Looking to stay in Rehoboth, Clear Space Theatre Company unveiled a 300-seat theater on Rehoboth Avenue during a sketch plan review in front of the planning commission Oct. 12.
Clear Space Executive Director Wesley Paulson said the theater company began exploring its long-term future four years ago. He said they looked outside of town, but he said it would probably mean leasing space, and they wanted to be their own owners.
Founded in 2004, Clear Space moved into the old Epworth United Methodist Church on Baltimore Avenue in 2010. Paulson said the theater company’s lease expires in 2020, which he said creates a tight construction timeframe, but there are opportunities for lease extension if needed.
The proposed plan calls for development at 413, 415 and 417 Rehoboth Ave. The properties are located near the circle, sandwiched between clothing store Jane and Georgie and the condo complex The Ark.
In addition to the theater, Paulson said there is a classroom and rehearsal hall, with support facilities that include larger dressing rooms and an improved backstage area. A 28-space parking garage and cafe are also proposed.
Before Clear Space even began its presentation, Commission Chair David Mellen said he thought the proposal was exciting, and that it could make a contribution to the city, perhaps leading to an art district in Rehoboth.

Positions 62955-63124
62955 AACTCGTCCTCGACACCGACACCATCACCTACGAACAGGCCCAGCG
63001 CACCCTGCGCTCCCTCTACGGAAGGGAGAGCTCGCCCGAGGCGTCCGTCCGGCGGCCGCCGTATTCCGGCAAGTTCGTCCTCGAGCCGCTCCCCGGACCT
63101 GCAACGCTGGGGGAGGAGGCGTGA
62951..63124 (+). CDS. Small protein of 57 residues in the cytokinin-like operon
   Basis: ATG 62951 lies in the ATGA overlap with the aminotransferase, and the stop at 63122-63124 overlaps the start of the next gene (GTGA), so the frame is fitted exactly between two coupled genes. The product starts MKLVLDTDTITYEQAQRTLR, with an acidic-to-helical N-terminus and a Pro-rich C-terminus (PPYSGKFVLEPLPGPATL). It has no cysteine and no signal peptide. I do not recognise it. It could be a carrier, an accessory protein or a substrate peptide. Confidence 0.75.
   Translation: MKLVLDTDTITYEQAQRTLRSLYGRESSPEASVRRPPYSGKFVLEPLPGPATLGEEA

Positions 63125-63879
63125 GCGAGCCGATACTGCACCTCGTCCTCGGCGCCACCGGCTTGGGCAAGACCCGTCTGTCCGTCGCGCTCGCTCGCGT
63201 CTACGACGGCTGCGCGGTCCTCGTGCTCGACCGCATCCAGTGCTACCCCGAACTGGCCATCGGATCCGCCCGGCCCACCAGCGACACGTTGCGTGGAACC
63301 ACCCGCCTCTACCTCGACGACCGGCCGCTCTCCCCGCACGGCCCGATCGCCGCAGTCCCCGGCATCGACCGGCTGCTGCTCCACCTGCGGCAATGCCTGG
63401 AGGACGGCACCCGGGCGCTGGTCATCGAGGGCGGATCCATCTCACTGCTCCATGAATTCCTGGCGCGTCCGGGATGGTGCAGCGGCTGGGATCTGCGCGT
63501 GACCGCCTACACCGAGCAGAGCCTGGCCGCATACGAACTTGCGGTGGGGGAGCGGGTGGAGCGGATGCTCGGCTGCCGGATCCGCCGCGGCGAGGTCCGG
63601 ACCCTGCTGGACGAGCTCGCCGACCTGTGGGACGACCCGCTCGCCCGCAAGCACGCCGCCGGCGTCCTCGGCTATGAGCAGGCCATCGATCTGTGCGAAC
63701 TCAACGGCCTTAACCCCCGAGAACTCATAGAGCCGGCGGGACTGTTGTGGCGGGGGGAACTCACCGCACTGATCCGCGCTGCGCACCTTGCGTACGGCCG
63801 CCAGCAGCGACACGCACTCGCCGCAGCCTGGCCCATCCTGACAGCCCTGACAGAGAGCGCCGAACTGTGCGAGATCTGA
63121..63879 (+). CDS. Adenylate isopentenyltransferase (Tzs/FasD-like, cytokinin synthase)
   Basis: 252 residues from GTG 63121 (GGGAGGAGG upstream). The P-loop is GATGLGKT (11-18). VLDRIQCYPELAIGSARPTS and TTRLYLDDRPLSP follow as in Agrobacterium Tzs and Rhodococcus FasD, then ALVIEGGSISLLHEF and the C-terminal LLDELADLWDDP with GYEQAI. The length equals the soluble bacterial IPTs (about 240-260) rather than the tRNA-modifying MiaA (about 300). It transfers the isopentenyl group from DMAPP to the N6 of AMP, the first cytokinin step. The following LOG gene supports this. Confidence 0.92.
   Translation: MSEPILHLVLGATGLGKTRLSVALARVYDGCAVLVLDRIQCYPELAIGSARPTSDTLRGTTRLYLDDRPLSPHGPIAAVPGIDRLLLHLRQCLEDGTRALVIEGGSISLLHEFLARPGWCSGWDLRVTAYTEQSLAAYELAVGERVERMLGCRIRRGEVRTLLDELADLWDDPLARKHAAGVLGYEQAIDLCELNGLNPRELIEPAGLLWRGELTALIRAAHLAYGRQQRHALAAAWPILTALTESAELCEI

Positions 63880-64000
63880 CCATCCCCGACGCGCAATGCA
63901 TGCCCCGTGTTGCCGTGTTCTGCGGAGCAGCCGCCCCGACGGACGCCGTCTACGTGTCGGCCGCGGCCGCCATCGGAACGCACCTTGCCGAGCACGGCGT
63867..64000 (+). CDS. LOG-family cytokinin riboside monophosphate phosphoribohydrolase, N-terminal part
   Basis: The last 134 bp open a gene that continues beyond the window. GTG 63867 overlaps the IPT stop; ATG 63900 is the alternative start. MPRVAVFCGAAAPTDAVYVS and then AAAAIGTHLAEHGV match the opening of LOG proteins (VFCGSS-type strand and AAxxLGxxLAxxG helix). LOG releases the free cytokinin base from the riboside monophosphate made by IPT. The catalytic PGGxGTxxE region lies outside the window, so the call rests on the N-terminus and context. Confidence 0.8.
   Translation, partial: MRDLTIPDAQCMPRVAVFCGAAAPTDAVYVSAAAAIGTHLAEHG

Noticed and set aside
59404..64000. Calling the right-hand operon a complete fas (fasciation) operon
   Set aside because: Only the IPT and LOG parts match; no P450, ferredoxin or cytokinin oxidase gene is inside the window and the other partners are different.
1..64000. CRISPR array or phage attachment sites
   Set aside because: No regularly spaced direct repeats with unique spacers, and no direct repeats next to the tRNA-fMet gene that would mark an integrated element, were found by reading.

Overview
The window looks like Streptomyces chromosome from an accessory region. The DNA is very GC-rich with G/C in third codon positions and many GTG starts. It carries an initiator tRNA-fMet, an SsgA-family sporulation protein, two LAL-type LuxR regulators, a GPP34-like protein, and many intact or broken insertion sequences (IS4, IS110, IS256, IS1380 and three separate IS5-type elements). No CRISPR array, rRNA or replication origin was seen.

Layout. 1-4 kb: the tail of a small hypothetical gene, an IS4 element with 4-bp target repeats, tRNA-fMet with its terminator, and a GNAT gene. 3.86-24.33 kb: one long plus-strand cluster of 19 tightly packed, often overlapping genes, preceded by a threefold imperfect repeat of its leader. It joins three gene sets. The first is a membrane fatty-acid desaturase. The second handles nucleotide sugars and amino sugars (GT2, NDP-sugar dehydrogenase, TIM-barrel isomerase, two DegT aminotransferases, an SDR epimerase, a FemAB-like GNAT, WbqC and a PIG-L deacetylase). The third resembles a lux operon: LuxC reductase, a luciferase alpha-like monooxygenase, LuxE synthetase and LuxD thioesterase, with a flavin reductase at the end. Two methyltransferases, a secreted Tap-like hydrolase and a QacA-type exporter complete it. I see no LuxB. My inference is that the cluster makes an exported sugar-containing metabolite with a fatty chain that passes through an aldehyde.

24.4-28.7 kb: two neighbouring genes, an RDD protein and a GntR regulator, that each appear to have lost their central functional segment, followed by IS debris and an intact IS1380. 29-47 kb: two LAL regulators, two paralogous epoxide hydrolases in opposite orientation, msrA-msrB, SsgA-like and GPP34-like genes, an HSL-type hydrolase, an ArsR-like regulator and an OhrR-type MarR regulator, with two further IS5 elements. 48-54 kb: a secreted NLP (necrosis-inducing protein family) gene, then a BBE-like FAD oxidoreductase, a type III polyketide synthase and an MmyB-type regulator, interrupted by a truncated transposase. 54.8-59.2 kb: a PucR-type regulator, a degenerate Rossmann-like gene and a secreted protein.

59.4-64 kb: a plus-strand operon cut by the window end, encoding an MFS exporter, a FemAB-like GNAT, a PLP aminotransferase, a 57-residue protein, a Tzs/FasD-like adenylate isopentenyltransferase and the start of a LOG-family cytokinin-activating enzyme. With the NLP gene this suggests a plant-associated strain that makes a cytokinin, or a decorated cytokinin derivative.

One of the issues discussed was parking. As proposed, the theater company would provide 28 parking spaces by building a 10-foot-tall garage that sits 6 feet below ground level and four feet above. According to city code, commercial spaces over 15,000 square feet require 1 spot for every 200 square feet of space; while public buildings, private clubs and institutions require 1 spot for every 400 square feet of space. The proposed building is nearly 25,600 square feet.
Paulson made two points related to parking. First, he said he thought the theater company might fit under the definition of institution. Second, he said no matter how much parking is provided, it will be more than the zero spots provided at the Baltimore Avenue location.
As proposed, in the area above the stage, the building would be 53 feet tall to accommodate staging equipment.
After the presentation, and after the kind words, Mellen said he had safety concerns with trying to get up to 300 people out the front door in the case of an emergency. Safety for this property is probably what’s going to be a go or no-go, he said.
Mellen said he was less concerned about the height of the building because The Ark condos, built prior to the town’s zoning code, are next door and it exceeds the town’s 42-foot height limit.
The theater company has also proposed a small cafe near The Ark. Paulson said he and the board have not made any decisions on the cafe.
New committee members introduced
Prior to Clear Space’s sketch plan review, Mellen introduced the planning commission’s two new members – Lee Weber and Jeffrey Trunzo – who replace Jan Konesey and Brian Patterson.
Weber said he was born, raised and still owns property in Rehoboth. He said he has spent the last 33 years in Washington, D.C., as a real estate developer.
Trunzo said he first visited Rehoboth in 1985, eventually buying a property in 1992. He said he is a pharmacist by trade and currently works in the office of compliance for the Food and Drug Administration. He is also on the Mayor’s Advisory Committee on Trees.
Commissioner Michael Strange was also reappointed to the commission. The terms for all three end in 2021.